Take the 2-minute tour ×
Super User is a question and answer site for computer enthusiasts and power users. It's 100% free, no registration required.

I'm a Blender novice, so this is probably easy to fix.

When I use a transparent PNG as a texture in Blender, the parts that should be transparent are rendered as black.

This is especially confusing since in the material preview it looks as if the material would indeed be transparent.

Here's a screenshot:

screenshot

This is the test texture, and in the right on top of a checkerboard:

           test image           test image on a checkerboard

Here is the .blend file in case you want to check it:

                                                     Yes, you may download this PNG and open it in 7-Zip because it has a ZIP in it. Blame the lack of an attachment feature here.

Edit: After playing with the settings, it does render with transparency in the rendered output, but that's not what I need. I want to use the models with Three.js, so I want to just quickly see how it looks in Blender, I don't need more than simple "Z-transparency" ("regular" one, non-raytraced) here's a reference rendering of what I expect to see in Blender while I edit (this is the same model rendered with Three.js on an HTML <canvas>):

                                               reference rendering

share|improve this question
    
I'm wondering if Blender just isn't capable of showing a transparent texture on the editing panel. I hope this is not the case. –  Camilo Martin Jul 3 '12 at 16:47
    
Is it a PNG8 or a PNG24? –  Ignacio Vazquez-Abrams Jul 4 '12 at 16:22
1  
@CamiloMartin - How did you make the I'm actually a .zip file thing? –  Derek 朕會功夫 Jun 21 '13 at 5:11
1  
@Derek朕會功夫 - Cool isn't it? :D cat file.png file.zip > mix.png on Unix, and copy /B file.png file.zip mix.png on Windows. This works because 7-Zip (and many other programs) will look for the zip header (or any other valid header that it supports), even if it's not at the beginning. For this reason you can open .docx, installers, and a number of proprietary-format files straight in 7-Zip. The image itself was self-made. –  Camilo Martin Jun 21 '13 at 17:31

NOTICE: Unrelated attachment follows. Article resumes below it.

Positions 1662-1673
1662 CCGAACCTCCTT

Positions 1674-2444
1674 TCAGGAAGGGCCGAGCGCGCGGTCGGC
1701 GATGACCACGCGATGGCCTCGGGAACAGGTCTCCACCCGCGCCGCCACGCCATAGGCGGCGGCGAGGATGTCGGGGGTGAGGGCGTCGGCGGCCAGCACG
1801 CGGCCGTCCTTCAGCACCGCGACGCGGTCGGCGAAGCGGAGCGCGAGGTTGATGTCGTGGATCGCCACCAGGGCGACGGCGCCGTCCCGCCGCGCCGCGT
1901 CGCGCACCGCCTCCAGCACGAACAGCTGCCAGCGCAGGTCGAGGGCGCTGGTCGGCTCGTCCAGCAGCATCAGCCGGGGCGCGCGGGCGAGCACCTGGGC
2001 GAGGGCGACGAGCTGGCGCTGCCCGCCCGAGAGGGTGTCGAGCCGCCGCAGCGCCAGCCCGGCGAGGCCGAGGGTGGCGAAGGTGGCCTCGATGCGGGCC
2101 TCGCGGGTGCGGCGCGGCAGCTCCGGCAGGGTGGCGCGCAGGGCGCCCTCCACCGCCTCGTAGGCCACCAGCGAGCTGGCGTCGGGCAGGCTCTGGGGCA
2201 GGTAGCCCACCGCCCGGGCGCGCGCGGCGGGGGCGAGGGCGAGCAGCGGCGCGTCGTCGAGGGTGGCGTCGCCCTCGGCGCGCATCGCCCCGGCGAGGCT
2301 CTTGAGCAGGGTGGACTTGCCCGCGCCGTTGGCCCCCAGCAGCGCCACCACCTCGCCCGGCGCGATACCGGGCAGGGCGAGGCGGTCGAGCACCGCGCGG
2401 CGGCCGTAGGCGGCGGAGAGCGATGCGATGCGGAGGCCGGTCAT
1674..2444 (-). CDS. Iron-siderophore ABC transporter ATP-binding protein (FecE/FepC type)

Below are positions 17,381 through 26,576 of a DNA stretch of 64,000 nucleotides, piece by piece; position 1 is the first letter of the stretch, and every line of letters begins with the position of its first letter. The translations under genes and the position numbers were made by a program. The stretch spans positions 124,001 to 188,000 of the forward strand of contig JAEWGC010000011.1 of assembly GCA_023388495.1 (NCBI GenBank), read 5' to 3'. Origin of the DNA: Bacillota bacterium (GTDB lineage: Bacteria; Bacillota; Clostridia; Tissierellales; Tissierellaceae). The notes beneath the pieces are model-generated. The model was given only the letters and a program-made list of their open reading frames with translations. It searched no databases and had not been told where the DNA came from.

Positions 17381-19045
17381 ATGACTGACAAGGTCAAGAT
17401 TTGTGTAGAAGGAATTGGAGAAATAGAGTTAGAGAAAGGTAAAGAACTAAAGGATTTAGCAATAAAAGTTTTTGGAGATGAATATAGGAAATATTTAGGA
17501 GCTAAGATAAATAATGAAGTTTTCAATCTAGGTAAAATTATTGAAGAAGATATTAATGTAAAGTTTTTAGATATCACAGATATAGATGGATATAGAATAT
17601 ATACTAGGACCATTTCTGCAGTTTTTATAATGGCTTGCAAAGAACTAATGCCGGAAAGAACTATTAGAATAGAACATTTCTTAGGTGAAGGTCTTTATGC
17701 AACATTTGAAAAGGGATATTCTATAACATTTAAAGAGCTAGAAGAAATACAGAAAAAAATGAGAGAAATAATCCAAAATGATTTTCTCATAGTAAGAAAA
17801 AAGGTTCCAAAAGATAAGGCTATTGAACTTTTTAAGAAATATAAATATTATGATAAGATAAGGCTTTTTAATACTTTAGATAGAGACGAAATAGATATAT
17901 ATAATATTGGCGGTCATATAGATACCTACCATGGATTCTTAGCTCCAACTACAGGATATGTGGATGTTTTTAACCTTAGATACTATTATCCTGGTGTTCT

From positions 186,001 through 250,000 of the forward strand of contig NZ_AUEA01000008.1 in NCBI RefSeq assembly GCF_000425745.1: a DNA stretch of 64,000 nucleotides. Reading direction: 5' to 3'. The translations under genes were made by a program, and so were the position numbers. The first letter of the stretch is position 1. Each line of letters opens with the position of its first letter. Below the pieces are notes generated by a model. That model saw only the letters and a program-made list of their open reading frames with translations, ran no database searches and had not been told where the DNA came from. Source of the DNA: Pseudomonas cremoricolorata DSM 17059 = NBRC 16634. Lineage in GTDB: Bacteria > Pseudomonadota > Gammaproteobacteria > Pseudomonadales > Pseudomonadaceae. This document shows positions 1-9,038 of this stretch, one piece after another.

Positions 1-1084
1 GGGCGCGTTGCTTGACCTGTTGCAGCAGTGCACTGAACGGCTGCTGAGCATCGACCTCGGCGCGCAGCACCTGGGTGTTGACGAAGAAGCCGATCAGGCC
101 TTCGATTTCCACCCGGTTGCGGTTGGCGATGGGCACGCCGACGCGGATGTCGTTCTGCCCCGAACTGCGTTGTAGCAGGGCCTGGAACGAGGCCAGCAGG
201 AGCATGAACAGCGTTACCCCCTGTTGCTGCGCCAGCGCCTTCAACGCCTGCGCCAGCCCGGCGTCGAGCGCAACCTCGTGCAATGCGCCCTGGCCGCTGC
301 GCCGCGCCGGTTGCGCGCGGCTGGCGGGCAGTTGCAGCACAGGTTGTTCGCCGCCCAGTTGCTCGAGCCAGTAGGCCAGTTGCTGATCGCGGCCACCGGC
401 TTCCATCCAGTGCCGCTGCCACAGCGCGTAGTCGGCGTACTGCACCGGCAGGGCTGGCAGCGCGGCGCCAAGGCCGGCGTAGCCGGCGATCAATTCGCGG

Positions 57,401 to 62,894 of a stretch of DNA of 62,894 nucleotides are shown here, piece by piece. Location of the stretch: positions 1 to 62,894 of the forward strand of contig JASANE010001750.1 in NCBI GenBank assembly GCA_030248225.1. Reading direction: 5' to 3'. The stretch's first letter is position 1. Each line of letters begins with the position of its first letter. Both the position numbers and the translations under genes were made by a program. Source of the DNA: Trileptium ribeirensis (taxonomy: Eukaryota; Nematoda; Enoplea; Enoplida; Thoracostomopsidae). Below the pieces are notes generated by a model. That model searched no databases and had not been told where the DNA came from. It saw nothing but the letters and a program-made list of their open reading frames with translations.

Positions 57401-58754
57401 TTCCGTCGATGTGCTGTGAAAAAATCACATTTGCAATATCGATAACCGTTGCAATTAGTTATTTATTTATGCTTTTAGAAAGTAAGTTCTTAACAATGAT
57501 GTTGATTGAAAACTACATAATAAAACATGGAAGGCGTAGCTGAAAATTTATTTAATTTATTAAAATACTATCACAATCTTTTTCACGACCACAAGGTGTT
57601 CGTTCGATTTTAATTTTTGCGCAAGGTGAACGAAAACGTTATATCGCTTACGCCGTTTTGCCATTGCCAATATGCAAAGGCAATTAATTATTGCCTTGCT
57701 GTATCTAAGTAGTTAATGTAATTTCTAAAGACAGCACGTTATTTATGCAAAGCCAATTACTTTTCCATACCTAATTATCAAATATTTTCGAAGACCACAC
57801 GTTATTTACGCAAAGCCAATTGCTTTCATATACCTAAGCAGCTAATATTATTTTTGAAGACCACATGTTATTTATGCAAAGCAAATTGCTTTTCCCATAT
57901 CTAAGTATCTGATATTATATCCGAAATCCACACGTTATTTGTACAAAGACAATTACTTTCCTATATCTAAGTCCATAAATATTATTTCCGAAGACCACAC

1  
Oh, and by the way, the image is public domain, in case you want it you're free to use it too. Here it is, ready to be concatenated with whatever zip: i.imgur.com/1cHoKa4.png –  Camilo Martin Jun 22 '13 at 5:14
show 7 more comments

1 Answer 1

up vote 0 down vote accepted

Just in case none of the two nice fellow at BlenderArtists chose to answer here, here's the two possible ways to do it:

SxJP's answer:

In the viewport, click N, open the "Display" tab and under "Shading", select "GLSL".
Click the link above for the original post.

                                    

Sanctuary's answer:

This one allows you not having to use the GLSL renderer. To avoid duplication, click the link to go to the answer, it has handy screenshots.

                                    

share|improve this answer
add comment

Your Answer

 
discard

By posting your answer, you agree to the privacy policy and terms of service.

Not the answer you're looking for? Browse other questions tagged or ask your own question.